FARO Technologies, Inc., Lake Mary, FL announced it has acquired 3D laser scanning manufacturer iQvolution AG, Ludwigsburg, Germany in a transaction valued at approximately $12 million of which 1/3 is cash and 2/3 is shares in common stock of FARO. FARO says the cash portion and just slightly less than 1/2 the stock is payable immediately; the balance of the stock will be held in escrow and is payable upon the attainment of defined performance goals.
Earlier this year we reported that iQvolution had sales of EU4 million (approximately $5.4 million USD) just less than half of which was 3D laser scanning hardware. FARO forecasts iQvolution sales for 2005 will total $7.5 million. Most of iQvolution’s business to date comes from sales of hardware and services to European automotive manufacturing firms. In North America the company also reported sales to the FBI, Electric Boat and Atomic Energy of Canada Limited.
Founded in 1981, FARO provides computer-aided manufacturing measurement hardware, software and services to automotive, aerospace, consumer products, electric power generation equipment and heavy equipment manufacturing firms. According to Greg Fraser, executive vice president and co-founder of FARO, 35% of the company’s current business is automotive-related, 25% comes from aerospace and 15% from heavy equipment. FARO reported sales of $97 million for year ending 12/31/2004, up from $71.8 million the year before. FARO has been publicly traded on the NASDAQ since September 1997. geovisit();
Impact on the 3D laser scanning market
This acquisition will intensify competition in the 3D laser scanning market, particularly the market for phase-based laser scanning hardware. Other companies that compete specifically for the phase-based scanner business include Zoller+Fröhlich GmbH, Wangen, Germany; Leica Geosystems HDS, San Ramon, CA which has a non-exclusive OEM relationship with Zoller+Fröhlich, and Visi Image, Salem, MA. Quantapoint, Inc., Pittsburgh, PA manufactures a phase-based scanner but uses the product for its own service work and does not sell it to third parties. FARO already competes with Leica Geosystems in its laser tracker business.
FARO’s sales and marketing reach, particularly in automotive and aerospace markets, ought to stimulate new levels of investment in these sectors. Certainly BMW, DaimlerChrysler, Ford, General Motors, Toyota, Volkswagen and others all use laser scanning to model production facilities and equipment today. Our view is that the business case to use even more laser scanning is becoming much more compelling as these firms seek to avoid unnecessary capital expenditure by repurposing existing production assets and tooling. All car manufacturers have to modify their production assets to make new product – laser scanning enables lower-cost, lower-risk modifications earlier in the design cycle. Manufacturing and facilities engineering which has labored with 2D work processes left over from the last century is beginning the transition to 3D. Laser scanning aids, abets and accelerates this transition.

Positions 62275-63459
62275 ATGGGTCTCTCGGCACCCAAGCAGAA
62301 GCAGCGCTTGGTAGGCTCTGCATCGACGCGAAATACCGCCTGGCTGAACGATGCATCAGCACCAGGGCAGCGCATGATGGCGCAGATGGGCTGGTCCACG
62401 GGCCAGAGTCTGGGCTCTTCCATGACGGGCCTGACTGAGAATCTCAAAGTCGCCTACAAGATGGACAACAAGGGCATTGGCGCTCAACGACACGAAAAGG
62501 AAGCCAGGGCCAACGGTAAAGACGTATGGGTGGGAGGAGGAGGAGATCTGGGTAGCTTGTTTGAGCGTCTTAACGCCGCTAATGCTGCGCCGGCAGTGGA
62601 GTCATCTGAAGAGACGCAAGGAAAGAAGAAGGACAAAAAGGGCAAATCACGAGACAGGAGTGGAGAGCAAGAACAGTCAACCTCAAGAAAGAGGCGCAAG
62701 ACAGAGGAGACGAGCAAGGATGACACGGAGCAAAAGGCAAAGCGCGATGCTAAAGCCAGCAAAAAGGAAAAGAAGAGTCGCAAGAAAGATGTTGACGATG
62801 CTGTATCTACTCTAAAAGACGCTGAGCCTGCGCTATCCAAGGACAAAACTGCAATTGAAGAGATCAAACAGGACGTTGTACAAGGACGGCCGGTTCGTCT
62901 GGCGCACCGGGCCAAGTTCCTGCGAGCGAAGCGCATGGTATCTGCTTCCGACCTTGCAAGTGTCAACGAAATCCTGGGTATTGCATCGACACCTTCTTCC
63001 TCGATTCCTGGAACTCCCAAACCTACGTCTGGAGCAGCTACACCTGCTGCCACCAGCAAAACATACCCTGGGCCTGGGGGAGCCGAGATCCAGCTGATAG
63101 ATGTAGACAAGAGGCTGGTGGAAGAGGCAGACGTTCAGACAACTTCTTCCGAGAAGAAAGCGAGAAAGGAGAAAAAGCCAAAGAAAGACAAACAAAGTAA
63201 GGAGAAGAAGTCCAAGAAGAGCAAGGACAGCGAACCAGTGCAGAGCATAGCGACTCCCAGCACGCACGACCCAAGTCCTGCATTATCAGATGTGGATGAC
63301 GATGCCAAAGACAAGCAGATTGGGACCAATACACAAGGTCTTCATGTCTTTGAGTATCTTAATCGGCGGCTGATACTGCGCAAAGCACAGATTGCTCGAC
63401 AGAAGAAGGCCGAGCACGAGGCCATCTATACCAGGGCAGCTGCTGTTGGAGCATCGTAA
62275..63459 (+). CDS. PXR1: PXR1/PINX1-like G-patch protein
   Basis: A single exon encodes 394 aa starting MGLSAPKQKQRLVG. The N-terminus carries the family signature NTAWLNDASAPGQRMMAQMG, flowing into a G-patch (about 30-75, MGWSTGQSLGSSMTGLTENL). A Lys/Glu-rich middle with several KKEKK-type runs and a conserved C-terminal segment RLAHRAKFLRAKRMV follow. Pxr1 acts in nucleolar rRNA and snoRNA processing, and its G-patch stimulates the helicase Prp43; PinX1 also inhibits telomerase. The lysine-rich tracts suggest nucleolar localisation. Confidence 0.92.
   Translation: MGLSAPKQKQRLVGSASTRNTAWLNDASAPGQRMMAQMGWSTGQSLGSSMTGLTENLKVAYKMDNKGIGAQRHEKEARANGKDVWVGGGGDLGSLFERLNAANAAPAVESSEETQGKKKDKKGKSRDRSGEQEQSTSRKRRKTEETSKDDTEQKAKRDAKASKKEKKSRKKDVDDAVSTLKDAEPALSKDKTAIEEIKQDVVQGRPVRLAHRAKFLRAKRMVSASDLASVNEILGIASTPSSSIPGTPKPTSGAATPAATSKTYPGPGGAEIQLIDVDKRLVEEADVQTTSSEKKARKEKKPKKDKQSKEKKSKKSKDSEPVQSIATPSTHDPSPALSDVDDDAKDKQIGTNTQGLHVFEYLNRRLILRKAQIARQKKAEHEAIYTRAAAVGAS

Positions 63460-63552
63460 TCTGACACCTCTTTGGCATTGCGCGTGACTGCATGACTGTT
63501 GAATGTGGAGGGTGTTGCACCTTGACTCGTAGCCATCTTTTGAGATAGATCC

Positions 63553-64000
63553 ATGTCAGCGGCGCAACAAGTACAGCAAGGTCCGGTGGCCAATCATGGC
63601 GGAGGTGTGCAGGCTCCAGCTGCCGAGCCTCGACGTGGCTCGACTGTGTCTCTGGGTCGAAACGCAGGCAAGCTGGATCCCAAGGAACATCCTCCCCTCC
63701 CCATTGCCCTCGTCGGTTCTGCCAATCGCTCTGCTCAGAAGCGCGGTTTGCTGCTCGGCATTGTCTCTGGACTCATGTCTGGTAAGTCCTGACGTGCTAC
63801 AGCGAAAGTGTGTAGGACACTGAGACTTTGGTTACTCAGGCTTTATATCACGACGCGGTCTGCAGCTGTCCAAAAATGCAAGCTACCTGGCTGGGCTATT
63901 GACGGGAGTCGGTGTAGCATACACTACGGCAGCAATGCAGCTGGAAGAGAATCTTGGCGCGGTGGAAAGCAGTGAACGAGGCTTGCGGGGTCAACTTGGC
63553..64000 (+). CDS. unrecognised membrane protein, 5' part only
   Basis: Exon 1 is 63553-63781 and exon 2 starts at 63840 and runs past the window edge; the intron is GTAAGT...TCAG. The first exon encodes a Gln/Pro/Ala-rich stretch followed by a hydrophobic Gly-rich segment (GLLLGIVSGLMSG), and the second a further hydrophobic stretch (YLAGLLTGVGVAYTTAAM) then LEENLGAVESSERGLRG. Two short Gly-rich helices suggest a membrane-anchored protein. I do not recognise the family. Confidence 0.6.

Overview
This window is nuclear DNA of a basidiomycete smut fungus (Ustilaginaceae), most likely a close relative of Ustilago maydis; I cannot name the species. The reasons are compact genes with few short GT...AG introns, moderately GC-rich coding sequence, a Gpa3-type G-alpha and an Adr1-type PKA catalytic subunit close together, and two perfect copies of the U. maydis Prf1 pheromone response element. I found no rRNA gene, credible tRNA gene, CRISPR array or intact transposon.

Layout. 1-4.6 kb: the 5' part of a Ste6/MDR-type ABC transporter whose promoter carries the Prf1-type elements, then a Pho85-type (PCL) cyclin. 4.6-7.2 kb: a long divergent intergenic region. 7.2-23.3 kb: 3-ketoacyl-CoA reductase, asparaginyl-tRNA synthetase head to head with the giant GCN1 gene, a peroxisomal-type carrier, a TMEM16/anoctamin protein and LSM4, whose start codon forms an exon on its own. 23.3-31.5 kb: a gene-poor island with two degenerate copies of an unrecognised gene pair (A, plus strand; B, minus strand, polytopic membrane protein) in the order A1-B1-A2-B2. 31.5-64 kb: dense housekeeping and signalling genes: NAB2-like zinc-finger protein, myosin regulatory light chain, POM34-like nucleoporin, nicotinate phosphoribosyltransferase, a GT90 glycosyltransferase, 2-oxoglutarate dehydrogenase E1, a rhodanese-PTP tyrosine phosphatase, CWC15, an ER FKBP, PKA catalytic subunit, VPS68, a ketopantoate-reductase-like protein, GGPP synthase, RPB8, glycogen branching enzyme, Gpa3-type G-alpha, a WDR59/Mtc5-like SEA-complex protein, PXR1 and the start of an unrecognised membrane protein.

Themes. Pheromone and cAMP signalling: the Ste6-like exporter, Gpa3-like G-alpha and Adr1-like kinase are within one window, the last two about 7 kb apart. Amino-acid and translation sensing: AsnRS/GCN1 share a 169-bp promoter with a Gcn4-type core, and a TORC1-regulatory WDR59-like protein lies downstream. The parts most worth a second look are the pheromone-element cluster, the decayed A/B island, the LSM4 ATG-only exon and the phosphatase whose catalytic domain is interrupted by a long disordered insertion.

Step-function improvements in manufacturing efficiency are the prize
Step-function improvement in manufacturing efficiency in the past has been achieved by breakthrough dimensional control. When Eli Whitney pioneered mass production two centuries ago, interchangeable parts were the key. Interchangeable parts require dimensional control, and analysis and management of variance. What strikes us as particularly promising about this acquisition is that it is a step along the road to deeper, tighter dimensional control for not only the product but the production equipment and production facility itself. That bodes well for balancing the demand for ever-increasing product variety with the call on scarce capital to retool production assets to fulfil this demand.
FARO seems well positioned to capitalize on this market opportunity with its offering of 3D measurement systems that now span the space from product to tooling to facility. We believe automotive, aerospace and other manufacturers will relish the prospect of even better dimensional control – i.e., managing variance – across all aspects of manufacturing, from product to process to facilities. FARO’s brand presence in this market ought to accelerate adoption.
Impact on iQvolution
According to Fraser, FARO has a good track record for retaining executive talent when it acquires companies. He says that most of the key executives from the acquisiton of 3D manufacturing quality control software company CATS GmbH in 1998 and laser tracker manufacturer SpatialMetrix Corporation in 2002 are still with the company. With almost 1/2 of the stock payment at stake, iQvolution majority owners Bernd-Dietmar Becker and Reinhard Becker have signficant financial incentives to make this successful. With its manufacturing assets in Switzerland, FARO expects to streamline production of laser scanners.
Industry consolidation continues
This is the second acquisition this year in the 3D laser scanning hardware market. Last month we reported BitWyse purchased Visi Image. We’ve heard rumors from time to time about others. Consolidation events often whet investor enthusiasm and spur development. That’s good for customers! geovisit();